Friday | 17 April | 2020
By Reon Janse van Rensburg
On Tuesday 14 April, Finance Minister Tito Mboweni addressed the country and said that the Treasury is currently working on ‘phase 2’ of several economic interventions aimed at helping South Africans during the Covid-19 pandemic. These measures are put in place to minimise the prolonged closure of the economy.
Mboweni said that the measures will include a revision of the country’s fiscal framework that considers the effect of Covid-19 on the fiscus.
“The Covid-19 pandemic is one of the greatest challenges that has ever faced our nation. It is three simultaneous shocks. It is a health shock, which will stretch the resources of our health care system to its limit. It is a global economic shock, which will substantially reduce global economic growth and consequently external demand, and it is a domestic economic shock, because our domestic responses will reduce economic activity, both from a demand side and a supply side,” said Finance Minister Tito Mboweni.
According to the minister it is important to put the health and lives of citizens first, but he added that government should also protect people’s livelihoods.
The economic outlook
Mboweni stated that the economic response will be data-dependant and that government will evaluate and update its response in the fight against the Covid-19 pandemic and its effects on a continuous basis.
The Monetary Policy Committee reduced the interest rates by a further 100 basis points on Tuesday.
The minister also said that the South African economy was already in a recession at the beginning of the Covid-19 crisis and with that said, the situation will most likely worsen the downturn woes. He added that the government’s internal scenario planning has mapped out the economic impact of different lockdown scenarios with consequences of each one.
“Government’s current scenario is that of a deep recession in 2020 that will be followed by an upswing in economic growth,” Mboweni said.
The minister said that the pandemic and the response to it will cause major disruptions to global supply chains.
“Lockdowns in many countries will reduce consumption, and consequently global demand. This will reduce our exports. Global growth has been revised sharply lower. Our economy is also highly dependent on services, particularly tourism. These will be affected by the global travel ban. These are only two examples of how we will be affected by a complex and unfolding global emergency,” Mboweni added.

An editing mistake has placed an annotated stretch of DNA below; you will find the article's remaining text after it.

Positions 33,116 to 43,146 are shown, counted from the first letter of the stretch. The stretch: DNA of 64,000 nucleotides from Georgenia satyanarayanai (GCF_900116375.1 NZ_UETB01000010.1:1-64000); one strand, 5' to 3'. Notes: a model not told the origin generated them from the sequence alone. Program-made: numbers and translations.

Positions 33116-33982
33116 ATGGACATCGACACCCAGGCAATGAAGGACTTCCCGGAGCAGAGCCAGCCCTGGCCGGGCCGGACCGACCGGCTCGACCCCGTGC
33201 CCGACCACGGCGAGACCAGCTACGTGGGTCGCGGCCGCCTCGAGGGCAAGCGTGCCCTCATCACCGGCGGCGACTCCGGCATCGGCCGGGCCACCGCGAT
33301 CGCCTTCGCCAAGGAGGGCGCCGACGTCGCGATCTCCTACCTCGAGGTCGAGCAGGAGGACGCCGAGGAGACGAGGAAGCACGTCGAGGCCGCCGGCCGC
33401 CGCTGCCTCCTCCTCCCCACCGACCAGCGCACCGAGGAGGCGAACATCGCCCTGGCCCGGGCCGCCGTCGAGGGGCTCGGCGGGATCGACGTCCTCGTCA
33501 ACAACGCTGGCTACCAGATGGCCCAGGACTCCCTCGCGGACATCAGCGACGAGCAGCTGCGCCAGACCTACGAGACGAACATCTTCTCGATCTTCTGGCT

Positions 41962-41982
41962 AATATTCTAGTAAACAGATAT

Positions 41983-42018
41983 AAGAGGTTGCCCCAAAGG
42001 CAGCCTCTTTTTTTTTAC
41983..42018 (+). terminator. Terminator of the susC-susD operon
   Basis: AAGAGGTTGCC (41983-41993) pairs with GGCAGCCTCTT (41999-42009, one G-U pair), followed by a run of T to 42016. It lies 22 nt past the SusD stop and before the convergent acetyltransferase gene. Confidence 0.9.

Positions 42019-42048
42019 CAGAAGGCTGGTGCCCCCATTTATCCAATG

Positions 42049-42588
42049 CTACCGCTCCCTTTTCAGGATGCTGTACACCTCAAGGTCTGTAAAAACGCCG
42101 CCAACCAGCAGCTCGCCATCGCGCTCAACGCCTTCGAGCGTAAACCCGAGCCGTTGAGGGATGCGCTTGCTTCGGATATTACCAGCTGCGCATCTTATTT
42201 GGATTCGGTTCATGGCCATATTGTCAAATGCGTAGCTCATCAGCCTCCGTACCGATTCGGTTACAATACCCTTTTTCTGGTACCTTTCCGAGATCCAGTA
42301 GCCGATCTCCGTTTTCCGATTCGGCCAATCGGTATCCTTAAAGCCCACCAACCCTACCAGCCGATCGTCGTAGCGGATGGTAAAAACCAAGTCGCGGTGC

Phase 2 of the economic policy response
Mboweni said that since the government is using a data-dependent approach to deal with the pandemic and its effects, phase two is still being developed as a set of interventions.
According to Mboweni, the current crisis is an important opportunity for the government to implement structural reforms that will restructure the network industries, liberate SMME’s to the engines of growth and employment, and implement broad-based measures to lower the cost of doing business.
The steps that will be taken include the following:
- Putting forward clear estimates of the additional health care costs that will be needed.
- Reprioritising unnecessary expenditure towards these health care costs.
- The impact of slowdown on projections for revenue.
- It should be costed as much as possible (how much is needed?)
- It should be temporary (clear timeline of one year).
- It must be crafted as a third line of defence for the vulnerable.
- A clear plan to restore fiscal sustainability and limit the pace of debt accumulation.
- Supported by an economic recovery plan (structural reforms) and a set of reforms within the fiscal system e.g. clarity on road tolling, reforming the road accident fund in order to unlock that revenue for the fiscus and core government priorities, and consolidation of public entities and reviewing our portfolio of state-owned enterprises.
The minister said that he and his colleagues in the economic cluster have put together a few proposals on how the economy can be grown and that these proposals will be announced shortly. One of the measures include the expansion of support for SMME lending through the banking system as is similar to other countries.
“Government, through National Treasury, is exploring all funding avenues to finance all Covid-19 related programmes and measures aimed at addressing the pandemic. The funding avenues will not be limited locally, but will include exploring all global partners and international finance institutions. Funding transactions will be announced officially once concluded.”
Mboweni said that the Covid-19 pandemic and the measures that government has taken has had a negative impact on the economic growth and government’s fiscal position. The pre-existing fiscal position was precarious and therefore government must ensure that their next steps do not do more harm in the long run of the fiscal sustainability as its ability to respond to a crisis is weak.
* All information was correct at the time of publication.